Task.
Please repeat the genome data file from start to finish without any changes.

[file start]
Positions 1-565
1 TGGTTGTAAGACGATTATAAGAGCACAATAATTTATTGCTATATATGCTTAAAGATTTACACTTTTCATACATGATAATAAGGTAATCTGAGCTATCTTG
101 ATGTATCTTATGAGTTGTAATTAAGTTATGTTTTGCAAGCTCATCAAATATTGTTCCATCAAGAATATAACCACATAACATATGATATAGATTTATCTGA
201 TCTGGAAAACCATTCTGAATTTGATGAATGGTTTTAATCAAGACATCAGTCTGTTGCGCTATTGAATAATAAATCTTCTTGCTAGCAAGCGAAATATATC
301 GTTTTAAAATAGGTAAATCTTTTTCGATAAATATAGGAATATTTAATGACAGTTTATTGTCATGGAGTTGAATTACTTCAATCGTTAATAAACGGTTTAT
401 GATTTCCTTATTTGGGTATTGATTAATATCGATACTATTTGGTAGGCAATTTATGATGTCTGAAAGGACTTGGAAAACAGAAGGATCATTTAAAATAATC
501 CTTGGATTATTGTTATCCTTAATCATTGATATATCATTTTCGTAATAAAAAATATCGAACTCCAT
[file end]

Positions 1-565
1 TGGTTGTAAGACGATTATAAGAGCACAATAATTTATTGCTATATATGCTTAAAGATTTACACTTTTCATACATGATAATAAGGTAATCTGAGCTATCTTG
101 ATGTATCTTATGAGTTGTAATTAAGTTATGTTTTGCAAGCTCATCAAATATTGTTCCATCAAGAATATAACCACATAACATATGATATAGATTTATCTGA
201 TCTGGAAAACCATTCTGAATTTGATGAATGGTTTTAATCAAGACATCAGTCTGTTGCGCTATTGAATAATAAATCTTCTTGCTAGCAAGCGAAATATATC
301 GTTTTAAAATAGGTAAATCTTTTTCGATAAATATAGGAATATTTAATGACAGTTTATTGTCATGGAGTTGAATTACTTCAATCGTTAATAAACGGTTTAT
401 GATTTCCTTATTTGGGTATTGATTAATATCGATACTATTTGGTAGGCAATTTATGATGTCTGAAAGGACTTGGAAAACAGAAGGATCATTTAAAATAATC
501 CTTGGATTATTGTTATCCTTAATCATTGATATATCATTTTCGTAATAAAAAATATCGAACTCCAT